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Does SR and GR agree on Newton's Third Law of Motion ?

  1. Apr 20, 2013 #1
    Sorry guys not a physicist!


    Only wish to know if there is agreement between Newton laws of motion and SR/GR in particular?I know these two don't match in some cases? What are they in simple words please!?

    Cheers
     
    Last edited: Apr 20, 2013
  2. jcsd
  3. Apr 20, 2013 #2
    In an inertial reference frame, Newton's Laws are valid. In a non-IRF, Newton's second law becomes invalid. In SR, you move with a constant velocity. There is no acceleration, no forces. (deals with IRF only)

    GR explores what happens when you do add in acceleration effects due to say, gravity. At this point, space becomes "warped", so that instead of motion along a straight line, you have to consider motion along curved paths. (Deals with non-IRFs)

    So now you can make the conclusion.?!
     
  4. Apr 20, 2013 #3

    Bill_K

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    False! Special relativity handles acceleration quite well. General relativity is a theory of gravity. Acceleration alone does not cause space to become "warped".
     
  5. Apr 20, 2013 #4
    Thanks ShreyasR.


    Not quite a conclusion!

    1)Lets say two spaceships moving on 0.8C towards each other,one releases a tiny rubber ball ,hitting the other ship(on 0.8C+) what happens to the conservation of momentum rule for the observer watching the incident between two ships?


    Cheers
    SON
     
  6. Apr 20, 2013 #5
    Now I am confused!!:)))
     
  7. Apr 20, 2013 #6

    PAllen

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    Let's take them one by one:

    1) Newton's first law: Unchanged by SR; For GR, it is true in a local inertial frame to an accuracy limited by spacetime curvature = tidal gravity.

    2) Newton's second law: Modified by both SR and GR in the same way. The need for a modification flows directly from the existence of limiting velocity. Apply force to object, add energy to it (force * distance), yet velocity hardly changes when near c. The modified law can be expressed (for similarity to Newton's) as F = m * <proper acceleration>, with the latter defined as derivative of 4-velocity by proper time.

    3) Newton's third law: Generally false in SR, and also GR. It cannot be true for objects influencing each other via fields because of finite propagation time for any signal. By the instant action at a distance, Newton's law of gravity could be consistent with the third law; but no field theory consistent with SR can satisfy it. For idealized collisions it remains true in SR and locally in GR.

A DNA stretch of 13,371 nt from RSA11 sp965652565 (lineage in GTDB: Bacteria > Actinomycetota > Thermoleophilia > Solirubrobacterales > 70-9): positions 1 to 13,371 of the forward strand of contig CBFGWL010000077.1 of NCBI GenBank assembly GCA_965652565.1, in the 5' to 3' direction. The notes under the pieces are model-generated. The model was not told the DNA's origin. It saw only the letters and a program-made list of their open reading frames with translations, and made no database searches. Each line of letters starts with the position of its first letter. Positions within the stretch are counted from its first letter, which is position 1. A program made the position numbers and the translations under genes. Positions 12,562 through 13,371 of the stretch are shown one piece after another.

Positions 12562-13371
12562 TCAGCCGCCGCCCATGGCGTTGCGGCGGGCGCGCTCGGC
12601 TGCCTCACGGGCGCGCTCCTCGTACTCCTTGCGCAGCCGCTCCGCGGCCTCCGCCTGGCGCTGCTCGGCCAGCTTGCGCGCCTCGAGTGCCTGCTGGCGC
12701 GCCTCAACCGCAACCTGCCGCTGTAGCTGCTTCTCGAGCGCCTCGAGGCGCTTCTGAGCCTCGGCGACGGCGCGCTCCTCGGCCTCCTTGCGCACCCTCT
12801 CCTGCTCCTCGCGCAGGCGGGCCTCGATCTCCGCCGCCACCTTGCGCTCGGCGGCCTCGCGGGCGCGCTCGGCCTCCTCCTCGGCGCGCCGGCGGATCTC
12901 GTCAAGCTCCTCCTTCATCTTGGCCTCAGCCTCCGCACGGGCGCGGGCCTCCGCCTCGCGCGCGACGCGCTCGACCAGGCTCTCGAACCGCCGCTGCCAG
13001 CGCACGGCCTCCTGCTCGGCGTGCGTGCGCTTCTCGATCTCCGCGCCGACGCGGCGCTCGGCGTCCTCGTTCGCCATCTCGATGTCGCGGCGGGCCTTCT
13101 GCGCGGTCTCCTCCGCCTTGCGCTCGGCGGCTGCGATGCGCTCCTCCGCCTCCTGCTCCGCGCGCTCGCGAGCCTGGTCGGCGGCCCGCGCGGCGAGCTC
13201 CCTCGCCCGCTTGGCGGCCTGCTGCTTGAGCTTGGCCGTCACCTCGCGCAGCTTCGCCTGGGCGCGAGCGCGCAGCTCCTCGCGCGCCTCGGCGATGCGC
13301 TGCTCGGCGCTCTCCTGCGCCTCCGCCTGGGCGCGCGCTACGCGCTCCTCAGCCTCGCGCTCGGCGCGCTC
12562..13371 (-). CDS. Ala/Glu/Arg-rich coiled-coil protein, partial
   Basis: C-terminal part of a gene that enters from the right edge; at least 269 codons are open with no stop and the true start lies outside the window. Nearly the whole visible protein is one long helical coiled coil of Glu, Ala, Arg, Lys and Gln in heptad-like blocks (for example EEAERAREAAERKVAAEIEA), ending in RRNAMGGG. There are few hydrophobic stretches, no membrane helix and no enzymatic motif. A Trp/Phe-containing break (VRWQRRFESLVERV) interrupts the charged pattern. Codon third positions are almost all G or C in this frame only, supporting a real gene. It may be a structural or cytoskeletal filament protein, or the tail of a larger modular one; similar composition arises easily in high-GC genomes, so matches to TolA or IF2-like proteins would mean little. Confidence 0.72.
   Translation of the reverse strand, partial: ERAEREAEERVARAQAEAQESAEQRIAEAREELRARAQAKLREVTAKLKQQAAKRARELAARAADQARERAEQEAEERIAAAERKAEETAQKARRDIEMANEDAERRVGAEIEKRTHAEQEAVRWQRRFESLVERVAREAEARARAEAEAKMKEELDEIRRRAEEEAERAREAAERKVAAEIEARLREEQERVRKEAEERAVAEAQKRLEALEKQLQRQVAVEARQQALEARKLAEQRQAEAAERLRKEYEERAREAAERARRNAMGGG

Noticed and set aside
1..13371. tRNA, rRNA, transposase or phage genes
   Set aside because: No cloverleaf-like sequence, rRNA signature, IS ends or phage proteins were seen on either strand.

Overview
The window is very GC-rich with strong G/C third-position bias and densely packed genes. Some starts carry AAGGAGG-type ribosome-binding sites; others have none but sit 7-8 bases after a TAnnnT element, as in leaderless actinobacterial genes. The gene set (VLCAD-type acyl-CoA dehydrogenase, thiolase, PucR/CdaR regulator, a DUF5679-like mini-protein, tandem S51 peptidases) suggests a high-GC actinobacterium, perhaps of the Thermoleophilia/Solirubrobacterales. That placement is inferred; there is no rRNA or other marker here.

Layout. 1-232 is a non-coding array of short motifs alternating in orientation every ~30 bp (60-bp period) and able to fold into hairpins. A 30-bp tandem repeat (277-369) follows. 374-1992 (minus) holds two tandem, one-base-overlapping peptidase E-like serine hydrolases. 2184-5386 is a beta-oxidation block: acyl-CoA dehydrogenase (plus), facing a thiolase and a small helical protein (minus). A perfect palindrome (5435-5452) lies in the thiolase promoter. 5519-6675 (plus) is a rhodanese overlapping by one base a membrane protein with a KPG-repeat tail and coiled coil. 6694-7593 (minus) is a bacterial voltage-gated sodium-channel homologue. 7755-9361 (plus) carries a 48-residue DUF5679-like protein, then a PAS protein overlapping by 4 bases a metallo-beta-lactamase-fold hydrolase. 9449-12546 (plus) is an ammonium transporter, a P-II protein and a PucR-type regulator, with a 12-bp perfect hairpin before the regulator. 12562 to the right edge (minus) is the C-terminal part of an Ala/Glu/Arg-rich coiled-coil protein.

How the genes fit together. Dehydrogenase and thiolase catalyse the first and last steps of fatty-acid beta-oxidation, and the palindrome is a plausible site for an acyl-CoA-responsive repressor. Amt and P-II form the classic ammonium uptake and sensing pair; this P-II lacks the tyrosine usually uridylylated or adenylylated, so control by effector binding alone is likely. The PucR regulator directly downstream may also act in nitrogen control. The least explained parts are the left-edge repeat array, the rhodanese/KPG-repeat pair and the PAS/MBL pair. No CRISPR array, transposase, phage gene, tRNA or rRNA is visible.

However, despite the failure of Newton's third law, conservation of momentum and angular momentum is strictly true SR because fields carry momentum and angular momentum. In GR, there are fundamental problems for all conservations laws globally, but locally SR applies. As a result, conservation laws can be readily used at solar system scales in GR. You need to worry about non-conservation when gravitational waves are significant, or on cosmological scales. For gravitational waves, there is no generally valid way to locally describe their energy or momentum.
     
  8. Apr 20, 2013 #7

    Bill_K

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    To answer the original question, Newton's Laws of Motion are essentially the statement that energy and momentum are conserved, and this holds equally true in special relativity, and general relativity as well, provided we are careful to properly define energy and momentum, and deal only with local quantities. For example for a particle we must include a relativistic factor γ= 1/√(1 - v2/c2). The energy is E = γmc2, while the momentum is p = γmv instead of just mv. Collisions between two particles conserve the sum of these quantities, just as in Newtonian mechanics. As PAllen says, problems involving fields need to take the finite propagation speed into account, but I wouldn't say that renders the Third Law false.

    Introductory treatments of special relativity discuss only the simple case of constant velocity. But Newtonian mechanics deals with accelerating particles and accelerating frames, and special relativity being more general it would be contradictory if SR somehow were unable to do likewise. In place of a global reference frame, we often use a local frame tied to one particular observer.
     
  9. Apr 20, 2013 #8

    WannabeNewton

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    I don't get why there is such a wide spread belief that SR cannot handle accelerations; one has to wonder how this idea was disseminated. Just because SR has a preferred class of observers / frames, doesn't mean it cannot deal with accelerations and forces! By your logic, just because Newtonian mechanics also has a preferred class of frames, it too cannot deal with accelerations and forces.